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Engineering Ethics Sessions a Big Draw at EWRI Congress
Ethics session attendees participate in discussion on May 21 during EWRI Congress 2012
AAWRE hosted special engineering ethics and expert witness sessions on May 21-22, during the 2012 EWRI World Water and Environmental Resources Congress in Albuquerque, New Mexico. An engineering ethics session and a ‘To be an Expert Witness' sessions were offered as part of the specialty track sessions during the Congress week. These sessions provided all attendees a convenient opportunity to fulfill annual Professional Development Hour (PDH) Ethics requirements. The sessions were presented as interactive courses, with opportunities for small group discussions, which served as great opportunities for eighty engineers and professionals to freshen up and learn new perspectives on ethics and how to become an expert witness for legal cases.
The Ethics session was conducted by Brian Barkdoll, Ph.D., P.E., D.WRE, M.ASCE, a Civil & Environmental Engineering Professor at Michigan Tech University and the Expert session was conducted by David Williams, Ph.D., P.E., P.H., CFM, CPESC, D.WRE, M.ASCE, the President of DTW and Associates, LLC. Both Brian and David are founding Diplomates since 2005.
Dr. David Williams and DTW and Associates provides water resources engineering services as well as expert witness support. DTW and Associates provide services to public and private entities in the areas of hydraulics, hydrology, sediment transport analysis, fluvial geomorphology, stable channel design, and flood control design. It also conducts short courses in HEC-RAS (basic and unsteady flow), HEC-HMS, HEC-6, Riprap Design, Fluvial Geomorphology, and Stable channel design. Dr. Williams worked for 10 years at the Waterways Experiment Station for the U.S. Army Corps of Engineers in Vicksburg and has been working as a consultant for the past 20 years.
Dr. Brian Barkdoll has degrees from the Universities, of Akron, Cincinnati and Iowa. He has spent 4 years as an engineer for the U.S. Peace Corps in Nepal. Dr. Barkdoll's teaching interests include fluid mechanics, hydraulics, hydrology, sediment transport, contaminant transport, and water collection and distribution. His research interests are in sedimentation, scour, oxygen transfer, clay permeability, vortices, acoustics, stream restoration, dams and reservoirs, intakes, water distribution systems, international development, and environmental sustainability. Dr. Barkdoll is a member of the ASCE Sedimentation Committee and the Environmental Hydraulics Committee. He has won the Daniel W. Mead Award for Younger Members of the American Society of Civil Engineers and the Chi Epsilon James M. Robbins Excellence-in-Teaching Award for the S.W. District.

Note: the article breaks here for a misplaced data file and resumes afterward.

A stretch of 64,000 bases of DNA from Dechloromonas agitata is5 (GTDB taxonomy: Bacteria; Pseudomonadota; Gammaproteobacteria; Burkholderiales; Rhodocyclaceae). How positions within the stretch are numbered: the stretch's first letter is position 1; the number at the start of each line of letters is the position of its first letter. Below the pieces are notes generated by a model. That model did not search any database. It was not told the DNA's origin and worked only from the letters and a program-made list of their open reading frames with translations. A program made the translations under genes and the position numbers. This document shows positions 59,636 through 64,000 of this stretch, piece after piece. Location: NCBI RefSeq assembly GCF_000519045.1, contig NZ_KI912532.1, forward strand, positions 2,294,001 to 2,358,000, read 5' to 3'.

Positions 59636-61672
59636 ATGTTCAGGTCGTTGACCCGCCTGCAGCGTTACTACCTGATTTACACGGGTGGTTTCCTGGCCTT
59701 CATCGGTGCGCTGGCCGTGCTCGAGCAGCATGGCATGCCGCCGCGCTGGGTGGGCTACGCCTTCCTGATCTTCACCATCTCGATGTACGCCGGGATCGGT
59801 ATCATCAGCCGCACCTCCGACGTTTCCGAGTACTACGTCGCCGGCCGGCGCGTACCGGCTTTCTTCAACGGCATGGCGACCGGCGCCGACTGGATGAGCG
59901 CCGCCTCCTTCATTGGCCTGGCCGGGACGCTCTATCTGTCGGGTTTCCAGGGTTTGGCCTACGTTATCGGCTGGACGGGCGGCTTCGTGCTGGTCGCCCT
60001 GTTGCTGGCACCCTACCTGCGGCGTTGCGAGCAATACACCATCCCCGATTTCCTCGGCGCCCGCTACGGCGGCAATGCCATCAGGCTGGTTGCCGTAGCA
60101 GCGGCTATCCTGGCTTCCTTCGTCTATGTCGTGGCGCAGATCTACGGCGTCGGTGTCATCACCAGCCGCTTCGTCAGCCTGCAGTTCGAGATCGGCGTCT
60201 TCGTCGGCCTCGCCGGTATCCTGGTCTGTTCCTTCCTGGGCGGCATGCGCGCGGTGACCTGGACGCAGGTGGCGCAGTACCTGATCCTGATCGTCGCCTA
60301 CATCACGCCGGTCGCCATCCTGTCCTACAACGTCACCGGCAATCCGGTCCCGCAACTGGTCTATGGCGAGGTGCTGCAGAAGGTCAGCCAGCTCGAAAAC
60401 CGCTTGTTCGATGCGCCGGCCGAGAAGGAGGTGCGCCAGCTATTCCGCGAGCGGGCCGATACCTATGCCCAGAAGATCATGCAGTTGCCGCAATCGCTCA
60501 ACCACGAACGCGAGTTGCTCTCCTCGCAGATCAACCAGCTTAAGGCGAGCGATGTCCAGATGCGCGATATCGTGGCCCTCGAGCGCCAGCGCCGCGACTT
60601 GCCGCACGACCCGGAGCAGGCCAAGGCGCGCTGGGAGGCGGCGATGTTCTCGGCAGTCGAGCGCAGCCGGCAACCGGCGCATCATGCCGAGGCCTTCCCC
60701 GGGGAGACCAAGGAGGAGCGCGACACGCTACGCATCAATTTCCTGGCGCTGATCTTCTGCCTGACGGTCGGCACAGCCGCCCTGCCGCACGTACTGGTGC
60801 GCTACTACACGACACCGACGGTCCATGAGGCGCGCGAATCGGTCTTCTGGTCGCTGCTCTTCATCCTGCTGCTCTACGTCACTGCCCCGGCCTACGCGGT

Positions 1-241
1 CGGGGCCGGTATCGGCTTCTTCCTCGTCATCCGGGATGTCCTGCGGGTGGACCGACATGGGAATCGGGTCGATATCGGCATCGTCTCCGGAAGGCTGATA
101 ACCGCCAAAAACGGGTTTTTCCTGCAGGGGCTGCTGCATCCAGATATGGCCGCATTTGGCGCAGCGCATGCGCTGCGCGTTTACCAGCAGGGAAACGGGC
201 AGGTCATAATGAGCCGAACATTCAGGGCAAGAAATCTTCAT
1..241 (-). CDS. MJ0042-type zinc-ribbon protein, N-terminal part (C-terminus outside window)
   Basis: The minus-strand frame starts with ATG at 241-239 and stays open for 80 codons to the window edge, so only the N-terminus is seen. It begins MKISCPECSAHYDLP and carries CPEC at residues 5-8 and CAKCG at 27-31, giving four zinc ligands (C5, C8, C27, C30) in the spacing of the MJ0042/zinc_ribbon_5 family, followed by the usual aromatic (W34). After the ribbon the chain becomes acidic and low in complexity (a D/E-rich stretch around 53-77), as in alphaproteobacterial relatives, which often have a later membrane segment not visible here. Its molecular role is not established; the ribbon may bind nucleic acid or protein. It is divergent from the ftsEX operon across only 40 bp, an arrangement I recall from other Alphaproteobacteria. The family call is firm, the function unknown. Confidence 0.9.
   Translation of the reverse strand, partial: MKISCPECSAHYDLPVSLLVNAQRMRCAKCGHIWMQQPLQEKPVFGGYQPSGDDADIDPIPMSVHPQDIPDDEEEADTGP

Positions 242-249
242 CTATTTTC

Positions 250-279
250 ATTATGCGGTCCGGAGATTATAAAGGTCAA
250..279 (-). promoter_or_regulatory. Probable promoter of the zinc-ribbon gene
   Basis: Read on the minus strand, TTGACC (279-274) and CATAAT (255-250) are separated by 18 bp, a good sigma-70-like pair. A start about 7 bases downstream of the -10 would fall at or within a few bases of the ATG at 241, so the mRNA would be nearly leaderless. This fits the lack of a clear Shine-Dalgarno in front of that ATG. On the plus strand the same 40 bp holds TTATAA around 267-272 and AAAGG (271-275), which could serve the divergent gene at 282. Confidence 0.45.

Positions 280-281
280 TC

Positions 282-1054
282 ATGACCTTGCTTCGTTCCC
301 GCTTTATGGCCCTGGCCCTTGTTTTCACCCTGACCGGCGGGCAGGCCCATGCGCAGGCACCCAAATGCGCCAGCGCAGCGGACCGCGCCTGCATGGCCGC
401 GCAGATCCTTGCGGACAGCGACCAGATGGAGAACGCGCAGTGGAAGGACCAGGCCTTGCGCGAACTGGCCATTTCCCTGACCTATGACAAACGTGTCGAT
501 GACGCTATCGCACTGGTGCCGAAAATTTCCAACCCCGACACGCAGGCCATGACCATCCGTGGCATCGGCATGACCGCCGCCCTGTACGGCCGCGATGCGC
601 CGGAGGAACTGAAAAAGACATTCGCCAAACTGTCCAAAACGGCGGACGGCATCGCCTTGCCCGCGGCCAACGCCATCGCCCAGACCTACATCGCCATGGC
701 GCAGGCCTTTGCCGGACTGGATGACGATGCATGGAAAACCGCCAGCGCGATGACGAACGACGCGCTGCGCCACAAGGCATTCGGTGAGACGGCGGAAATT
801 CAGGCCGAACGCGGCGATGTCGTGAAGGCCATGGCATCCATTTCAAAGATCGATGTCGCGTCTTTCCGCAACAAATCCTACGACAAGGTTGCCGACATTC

Professor Barkdoll stated on his Ethics session:
“Engineers and Academicians consistently face decisions that have ethical implications associated with them. The safety of the public and the integrity of the institutions that we present are our primary concerns; however personal gain or time pressures may periodically challenge our commitments. This short course goes over such topics as what is the difference between a Code of Conduct and a Code of Ethics, some example Codes of Ethics for public officials, research and publishing ethics for academicians, and some rules of thumbs to help guide your decision making process when encountering ethically challenging situations. In addition, a refresher on basic engineering ethics topics that commonly occur will be presented and interesting scenarios on relevant topics will be discussed.”
Dr. Williams stated on his Expert session:
“In the litigious atmosphere of today, water resources professionals and/or their organization are often involved in civil suits. The professional are also often asked to be expert witnesses in civil suits as well as provide services for mediations. This interactive workshop presents advice on how to conduct business so as to minimize exposure to possible legal actions and what to expect when asked to participate in the legal process from the perspective of experienced expert witnesses. Also presented are discussions on ethical conduct, the role of the witness (expert or party to the case) in the legal process, what is expected behavior, how to handle one's self under pressure, and how to prepare for discovery, deposition and trial. Other topics will be presented that will help one be an ethical, effective, in control and credible servant of the civil action process.”
Both Brian and David will team again and plan to conduct three sessions on ethics and expert witness training at the 2013 EWRI Congress in Cincinnati.